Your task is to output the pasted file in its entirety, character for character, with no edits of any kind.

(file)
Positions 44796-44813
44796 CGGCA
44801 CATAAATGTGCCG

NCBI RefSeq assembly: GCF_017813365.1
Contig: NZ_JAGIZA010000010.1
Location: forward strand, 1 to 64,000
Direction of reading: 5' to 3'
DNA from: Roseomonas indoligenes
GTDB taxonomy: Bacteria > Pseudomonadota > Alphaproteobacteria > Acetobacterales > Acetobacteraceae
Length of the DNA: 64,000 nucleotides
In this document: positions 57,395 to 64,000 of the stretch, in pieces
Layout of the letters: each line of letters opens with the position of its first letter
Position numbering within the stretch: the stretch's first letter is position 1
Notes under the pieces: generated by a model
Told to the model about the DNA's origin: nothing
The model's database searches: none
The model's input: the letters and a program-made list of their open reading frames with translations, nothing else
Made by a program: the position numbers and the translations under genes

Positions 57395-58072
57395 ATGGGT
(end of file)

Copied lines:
Positions 44796-44813
44796 CGGCA
44801 CATAAATGTGCCG

NCBI RefSeq assembly: GCF_017813365.1
Contig: NZ_JAGIZA010000010.1
Location: forward strand, 1 to 64,000
Direction of reading: 5' to 3'
DNA from: Roseomonas indoligenes
GTDB taxonomy: Bacteria > Pseudomonadota > Alphaproteobacteria > Acetobacterales > Acetobacteraceae
Length of the DNA: 64,000 nucleotides
In this document: positions 57,395 to 64,000 of the stretch, in pieces
Layout of the letters: each line of letters opens with the position of its first letter
Position numbering within the stretch: the stretch's first letter is position 1
Notes under the pieces: generated by a model
Told to the model about the DNA's origin: nothing
The model's database searches: none
The model's input: the letters and a program-made list of their open reading frames with translations, nothing else
Made by a program: the position numbers and the translations under genes

Positions 57395-58072
57395 ATGGGT